Purdue Polytechnic professor designs pathway to support students’ pursuit of innovation
2021 Exceptional Early Career Teaching Award: Greg Strimel
Greg Strimel saw a void and set out to fill it.
With a nationwide concern about innovation capacity and transformative learning experiences, Strimel, an assistant professor in the Department of Technology Leadership and Innovation in Purdue Polytechnic Institute, along with his colleagues, developed and launched a minor in design and innovation in 2018. The goal of the minor: To provide the space and flexibility for all Purdue students, regardless of major or background, to practice innovation within the context of their own ideas and develop design-thinking capabilities in authentic cross-disciplinary settings.
The key feature of the program is team-taught courses with faculty across colleges (for example, polytechnic and anthropology faculty in the same class at the same time) and students co-learning with others possessing a variety of skillsets. The curriculum provides students with a multi-semester learning experience to help minimize the silo effect of individual courses by building authentic connections across coursework using design as a common thread.
Carrying ideas beyond the classroom
“I don’t want my students just doing coursework, where they turn in an assignment, it gets assessed and they move on to the next assignment. When you just do that, learning stops,” says Strimel, a 2021 recipient of Purdue’s Exceptional Early Career Teaching Award. “This is something different. While they are building their disciplinary expertise in their major, this gives them a place to come back to and work over multiple semesters on more personalized interests.
“Then, they can carry their innovative ideas throughout their Purdue experience while learning ways to move these ideas beyond the classroom. It was always a struggle for me to see innovative design ideas abandoned when a student submitted it at the end of a semester and moved on to the next course.”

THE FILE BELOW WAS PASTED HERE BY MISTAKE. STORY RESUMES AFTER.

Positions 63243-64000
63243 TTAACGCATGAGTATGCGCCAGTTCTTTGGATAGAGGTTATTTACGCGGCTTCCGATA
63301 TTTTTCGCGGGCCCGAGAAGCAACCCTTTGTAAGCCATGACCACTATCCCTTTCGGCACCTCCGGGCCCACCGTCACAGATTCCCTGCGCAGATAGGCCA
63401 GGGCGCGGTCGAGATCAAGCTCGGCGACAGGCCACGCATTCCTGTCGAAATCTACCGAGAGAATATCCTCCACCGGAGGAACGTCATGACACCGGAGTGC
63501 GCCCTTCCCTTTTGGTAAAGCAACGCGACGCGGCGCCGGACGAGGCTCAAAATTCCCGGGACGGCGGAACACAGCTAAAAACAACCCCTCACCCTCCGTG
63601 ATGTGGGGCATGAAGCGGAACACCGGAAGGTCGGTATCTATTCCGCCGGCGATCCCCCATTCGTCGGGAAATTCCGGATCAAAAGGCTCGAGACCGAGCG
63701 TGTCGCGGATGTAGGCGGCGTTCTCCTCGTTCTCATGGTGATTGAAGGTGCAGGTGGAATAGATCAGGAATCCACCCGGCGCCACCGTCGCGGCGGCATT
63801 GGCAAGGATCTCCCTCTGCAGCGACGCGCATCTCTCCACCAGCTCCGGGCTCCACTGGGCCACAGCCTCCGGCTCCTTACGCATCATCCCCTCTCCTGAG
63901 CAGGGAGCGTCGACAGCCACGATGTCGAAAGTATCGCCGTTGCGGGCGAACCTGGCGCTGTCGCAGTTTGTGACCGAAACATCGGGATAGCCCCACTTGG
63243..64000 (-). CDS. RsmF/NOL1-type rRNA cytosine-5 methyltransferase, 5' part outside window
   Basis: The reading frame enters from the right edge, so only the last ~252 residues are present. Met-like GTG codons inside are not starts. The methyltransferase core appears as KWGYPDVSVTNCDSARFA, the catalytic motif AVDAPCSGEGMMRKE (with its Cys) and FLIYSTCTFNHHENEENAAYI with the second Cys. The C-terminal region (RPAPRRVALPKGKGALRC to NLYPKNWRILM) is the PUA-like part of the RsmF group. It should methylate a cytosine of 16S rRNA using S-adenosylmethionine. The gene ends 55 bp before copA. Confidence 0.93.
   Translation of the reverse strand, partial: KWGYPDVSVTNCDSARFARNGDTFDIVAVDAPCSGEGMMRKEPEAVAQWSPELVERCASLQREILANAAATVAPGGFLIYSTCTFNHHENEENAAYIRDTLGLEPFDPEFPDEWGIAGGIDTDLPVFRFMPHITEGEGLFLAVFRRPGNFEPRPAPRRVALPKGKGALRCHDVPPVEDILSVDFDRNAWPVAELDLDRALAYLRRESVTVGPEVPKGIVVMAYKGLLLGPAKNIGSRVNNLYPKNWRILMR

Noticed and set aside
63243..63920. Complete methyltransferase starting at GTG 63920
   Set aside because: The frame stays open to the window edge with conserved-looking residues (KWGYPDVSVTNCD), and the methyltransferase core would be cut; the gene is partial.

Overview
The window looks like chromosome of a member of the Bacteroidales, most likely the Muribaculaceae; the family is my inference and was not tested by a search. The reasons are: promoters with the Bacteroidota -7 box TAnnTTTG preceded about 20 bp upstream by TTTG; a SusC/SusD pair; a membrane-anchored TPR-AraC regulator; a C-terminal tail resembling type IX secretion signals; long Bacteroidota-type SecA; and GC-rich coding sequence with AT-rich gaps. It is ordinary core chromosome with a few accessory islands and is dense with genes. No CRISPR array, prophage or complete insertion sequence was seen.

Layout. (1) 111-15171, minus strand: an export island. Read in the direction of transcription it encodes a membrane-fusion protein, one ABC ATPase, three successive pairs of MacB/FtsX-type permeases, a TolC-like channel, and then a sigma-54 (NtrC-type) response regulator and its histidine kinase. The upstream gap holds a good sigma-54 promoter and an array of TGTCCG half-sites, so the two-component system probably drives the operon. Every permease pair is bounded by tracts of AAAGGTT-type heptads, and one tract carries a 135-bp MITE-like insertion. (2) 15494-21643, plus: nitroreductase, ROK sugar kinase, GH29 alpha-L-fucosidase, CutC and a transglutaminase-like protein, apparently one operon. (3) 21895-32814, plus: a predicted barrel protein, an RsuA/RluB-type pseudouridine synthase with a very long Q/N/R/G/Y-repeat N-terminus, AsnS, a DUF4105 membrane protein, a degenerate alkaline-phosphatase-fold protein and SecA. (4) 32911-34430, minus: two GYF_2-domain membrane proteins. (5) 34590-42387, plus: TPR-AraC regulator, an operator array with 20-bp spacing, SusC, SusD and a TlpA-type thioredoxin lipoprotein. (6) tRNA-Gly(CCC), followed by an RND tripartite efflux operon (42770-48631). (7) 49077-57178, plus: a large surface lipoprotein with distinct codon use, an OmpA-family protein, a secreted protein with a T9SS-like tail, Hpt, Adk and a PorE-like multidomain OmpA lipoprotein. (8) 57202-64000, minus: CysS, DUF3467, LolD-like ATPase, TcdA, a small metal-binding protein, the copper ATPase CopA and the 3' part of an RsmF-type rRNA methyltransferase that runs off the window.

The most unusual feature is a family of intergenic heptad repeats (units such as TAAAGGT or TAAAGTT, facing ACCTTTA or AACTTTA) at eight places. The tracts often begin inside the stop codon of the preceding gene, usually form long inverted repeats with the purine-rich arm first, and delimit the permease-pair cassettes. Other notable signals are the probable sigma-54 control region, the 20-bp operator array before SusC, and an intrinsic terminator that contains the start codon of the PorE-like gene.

The minor also was established to engage students in ethnographic methods to better understand the needs of people and connect them with campus innovation resources such as the Purdue Foundry and industry-sponsored competitions. As a result of these efforts, Strimel has been awarded funding from the VentureWell organization to develop the core curriculum and a National Science Foundation grant to study the ways in which undergraduate learning can be transformed in the pursuit of innovation.
The minor currently has students from over 20 different majors, and they have won over $170,000 in competitions, secured external grant funding to support their innovation projects, have had their products in the hands of customers and leveraged their experience for their career pathways. One of the introductory design courses has been uniquely implemented with the Purdue Polytechnic High Schools to expand access to innovation education with 30 students successfully completing the course while still in high school.
“Hearing stories of how students use design and technology to position themselves better in their chosen career, whatever it may be, is exciting,” Strimel says.
Preparing future teachers
Strimel, who also has teaching responsibilities in engineering technology teacher education, joined the Purdue faculty in 2016. After serving as an infantryman in the U.S. Army, he began his career teaching engineering at the high school level in Maryland. He subsequently earned his master’s degree and PhD from California University of Pennsylvania and Old Dominion University, respectively, “to understand ways to teach better.”
“I am passionate about teaching and preparing future teachers,” says Strimel, who provides a variety of design-focused professional development programs for teachers across the state and who was the lead author on a national standards report titled Framework for P-12 Engineering Learning, published by the American Society for Engineering Education. “Seeing where my students end up teaching and seeing them presenting at national conferences, I like to believe has some link to their learning experience here at Purdue.”
Additionally, Strimel advises the Purdue chapter of the Technology and Engineering Education Collegiate Association. The purpose of the organization is to promote leadership, fellowship and scholarship for future public school teachers enrolled at Purdue through coordinated activities associated with K-12 outreach and competitive events.
The Exceptional Early Career Teaching Award is the latest honor for Strimel. He previously received the Purdue Polytechnic Institute’s Outstanding Faculty in Learning Award and the Outstanding Advisor of the Year for Purdue student activities and organizations.
“This award means so much because it comes on the recommendation of students,” Strimel says. “I want to provide them with an authentic undergraduate learning experience, where they are involved in real stuff, doing real projects outside of the classroom. That’s my whole point of being at Purdue.”